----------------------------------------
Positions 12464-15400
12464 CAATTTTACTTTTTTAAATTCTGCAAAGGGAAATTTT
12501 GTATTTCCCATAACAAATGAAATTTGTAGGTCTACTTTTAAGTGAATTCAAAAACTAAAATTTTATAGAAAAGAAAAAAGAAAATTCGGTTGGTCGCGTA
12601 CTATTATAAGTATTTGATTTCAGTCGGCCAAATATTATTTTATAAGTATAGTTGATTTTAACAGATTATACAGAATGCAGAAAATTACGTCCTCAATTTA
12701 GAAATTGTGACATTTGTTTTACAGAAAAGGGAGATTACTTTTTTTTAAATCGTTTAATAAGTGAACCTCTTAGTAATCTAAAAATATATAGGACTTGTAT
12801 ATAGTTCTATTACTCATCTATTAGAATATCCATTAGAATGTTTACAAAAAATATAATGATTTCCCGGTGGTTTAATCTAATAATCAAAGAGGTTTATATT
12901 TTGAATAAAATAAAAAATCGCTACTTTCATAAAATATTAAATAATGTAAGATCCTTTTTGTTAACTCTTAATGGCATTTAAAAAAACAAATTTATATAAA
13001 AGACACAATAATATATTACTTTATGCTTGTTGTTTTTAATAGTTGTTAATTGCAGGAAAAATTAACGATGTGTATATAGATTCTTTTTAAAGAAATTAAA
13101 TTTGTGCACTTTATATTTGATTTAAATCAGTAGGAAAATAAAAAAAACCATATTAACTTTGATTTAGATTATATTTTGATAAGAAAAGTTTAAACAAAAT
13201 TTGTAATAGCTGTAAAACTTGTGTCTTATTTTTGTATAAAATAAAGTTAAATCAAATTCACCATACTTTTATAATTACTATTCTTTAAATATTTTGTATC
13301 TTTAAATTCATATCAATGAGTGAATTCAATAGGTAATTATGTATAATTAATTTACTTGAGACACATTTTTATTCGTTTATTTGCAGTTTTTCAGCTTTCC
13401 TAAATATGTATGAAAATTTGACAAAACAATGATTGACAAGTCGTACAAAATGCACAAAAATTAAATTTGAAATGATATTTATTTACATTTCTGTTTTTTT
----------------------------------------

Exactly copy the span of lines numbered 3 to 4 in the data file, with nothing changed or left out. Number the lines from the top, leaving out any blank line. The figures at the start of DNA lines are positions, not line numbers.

12501 GTATTTCCCATAACAAATGAAATTTGTAGGTCTACTTTTAAGTGAATTCAAAAACTAAAATTTTATAGAAAAGAAAAAAGAAAATTCGGTTGGTCGCGTA
12601 CTATTATAAGTATTTGATTTCAGTCGGCCAAATATTATTTTATAAGTATAGTTGATTTTAACAGATTATACAGAATGCAGAAAATTACGTCCTCAATTTA